A visit to the ice caves at the Apostle Islands National Seashore on Saturday, Feb. 22.
We had to see what all the fuss was about.
You would think that during a winter as long and cold as this one, people wouldn't go out of their way to see natural ice sculptures. You especially wouldn't think that they'd trudge over a mile atop a frozen lake through a foot of trampled snow amidst 30 miles per hour winds -- all just to see big icicles at the Apostle Islands Sea Caves.
But that's exactly what Dianne and I and our friends Andy and Nancy Kosseff did on Saturday. A foot of snow had fallen the previous day, and the ensuing white out had forced the National Park Service to close the caves. So when we got up on Saturday morning at the Kosseff's place in the Upper Peninsula, we weren't sure if we'd make the trip.
But at mid-morning, through the magic of Facebook, we learned that the caves would be opened. So, we drove three white-knuckle hours to Bayfield over snow packed roads. When we got to Meyer's Beach, which is at the far western end of the Apostle Islands National Lakeshore, we found a line of parked cars along Highway 13 that was maybe a mile or more long.
We put on our warmest clothes and walked to the stairs leading down to the frozen beach. Thousands of people were walking along the ice- and snow-covered shoreline, one line headed to the caves and the other passing them on the way back -- like ants building an anthill. Dianne pointed out that it was like a scene out of Doctor Zhivago. I've never seen the movie, so I had to take her word for it.
I looked into the faces of those coming back, searching for signs of pain and fatigue. After all, they already had done two miles of trudging through the snow and the return trip was being made into the face of a nasty headwind out of the north. But all I noticed were lots of smiles, even from the little kids all bundled up on sleds. I thought I even noticed smiles on the faces of the many dogs who were along for the adventure, even though a stern and very much unsmiling woman had scolded us at the beachhead for bringing along the Kosseff's dog Yooper. The woman didn't work for the Park Service, whose many rangers at the scene gave us no warnings about dog safety. I think she was just fulfilling her life's mission as a curmudgeon and busybody. The dogs were fine.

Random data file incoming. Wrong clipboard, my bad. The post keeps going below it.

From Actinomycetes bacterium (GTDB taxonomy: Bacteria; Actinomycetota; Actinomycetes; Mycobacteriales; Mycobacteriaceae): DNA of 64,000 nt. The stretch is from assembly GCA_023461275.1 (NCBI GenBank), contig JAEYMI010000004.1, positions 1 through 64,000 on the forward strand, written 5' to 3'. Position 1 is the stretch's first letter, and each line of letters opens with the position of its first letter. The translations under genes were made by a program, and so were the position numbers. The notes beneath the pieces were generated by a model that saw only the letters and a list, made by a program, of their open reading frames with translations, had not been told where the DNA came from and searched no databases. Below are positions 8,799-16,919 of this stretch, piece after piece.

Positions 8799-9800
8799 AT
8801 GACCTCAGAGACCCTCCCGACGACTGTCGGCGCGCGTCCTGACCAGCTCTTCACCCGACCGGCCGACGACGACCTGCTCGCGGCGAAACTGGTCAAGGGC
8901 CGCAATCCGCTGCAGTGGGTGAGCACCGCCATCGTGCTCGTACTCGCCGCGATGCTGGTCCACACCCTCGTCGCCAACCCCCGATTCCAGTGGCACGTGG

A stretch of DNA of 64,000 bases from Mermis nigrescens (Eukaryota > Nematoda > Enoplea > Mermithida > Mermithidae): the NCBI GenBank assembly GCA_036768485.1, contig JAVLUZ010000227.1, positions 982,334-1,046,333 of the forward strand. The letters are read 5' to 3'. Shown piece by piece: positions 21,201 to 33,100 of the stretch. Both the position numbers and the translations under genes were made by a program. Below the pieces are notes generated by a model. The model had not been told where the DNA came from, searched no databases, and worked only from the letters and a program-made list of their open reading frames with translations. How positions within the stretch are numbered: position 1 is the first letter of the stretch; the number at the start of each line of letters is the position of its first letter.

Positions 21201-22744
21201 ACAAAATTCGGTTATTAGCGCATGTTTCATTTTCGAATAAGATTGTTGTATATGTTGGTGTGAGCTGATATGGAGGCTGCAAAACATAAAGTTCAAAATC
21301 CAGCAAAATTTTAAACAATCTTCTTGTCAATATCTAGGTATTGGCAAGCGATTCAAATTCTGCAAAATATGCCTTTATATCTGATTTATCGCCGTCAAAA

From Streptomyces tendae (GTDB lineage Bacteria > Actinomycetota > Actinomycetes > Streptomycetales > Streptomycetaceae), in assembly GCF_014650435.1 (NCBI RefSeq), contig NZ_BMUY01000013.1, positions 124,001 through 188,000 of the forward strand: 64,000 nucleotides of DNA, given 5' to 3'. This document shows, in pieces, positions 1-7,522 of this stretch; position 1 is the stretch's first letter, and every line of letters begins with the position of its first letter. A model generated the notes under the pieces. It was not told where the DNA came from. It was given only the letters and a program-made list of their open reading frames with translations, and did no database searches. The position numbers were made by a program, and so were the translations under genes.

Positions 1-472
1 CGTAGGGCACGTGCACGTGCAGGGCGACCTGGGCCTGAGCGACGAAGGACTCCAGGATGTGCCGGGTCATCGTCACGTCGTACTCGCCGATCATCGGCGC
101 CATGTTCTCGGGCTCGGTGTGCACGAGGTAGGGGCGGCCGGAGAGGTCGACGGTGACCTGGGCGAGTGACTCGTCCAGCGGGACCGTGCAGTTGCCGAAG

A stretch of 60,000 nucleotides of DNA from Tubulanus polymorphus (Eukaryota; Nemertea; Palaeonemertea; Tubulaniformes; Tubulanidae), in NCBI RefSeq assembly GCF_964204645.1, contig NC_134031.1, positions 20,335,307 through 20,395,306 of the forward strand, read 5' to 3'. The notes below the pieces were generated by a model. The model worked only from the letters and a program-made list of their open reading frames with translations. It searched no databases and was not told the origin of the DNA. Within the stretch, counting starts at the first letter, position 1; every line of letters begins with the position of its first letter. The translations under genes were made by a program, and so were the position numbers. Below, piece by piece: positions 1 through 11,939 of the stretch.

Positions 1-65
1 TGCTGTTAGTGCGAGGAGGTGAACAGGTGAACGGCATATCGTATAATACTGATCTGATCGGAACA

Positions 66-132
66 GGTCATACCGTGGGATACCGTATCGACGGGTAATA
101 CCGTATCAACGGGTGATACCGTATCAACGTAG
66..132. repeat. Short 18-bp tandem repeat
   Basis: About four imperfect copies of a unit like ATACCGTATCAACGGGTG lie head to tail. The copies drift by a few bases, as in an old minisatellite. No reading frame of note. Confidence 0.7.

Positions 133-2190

As were the people. And here's the amazing thing about it all. A little ice crippled Atlanta. The East Coast media complex is howling about the polar vortex. Even a lot of my fellow Midwesterners, once hardy, are fleeing to Florida vacations or just whining endlessly about the cold. But here were maybe 20,000 people who visited the ice caves on Lake Superior over the weekend in single digit temperatures, walking a mile each way in blistering wind. And for us it was a party.
When we actually got to the caves, they were spectacular and well worth the trip. As I looked around, I thought to myself that it all looked even better because we had earned it. Earned it by making the long, hard trip, but also earned it by not complaining about any of the journey. Life rewards those who stick it out.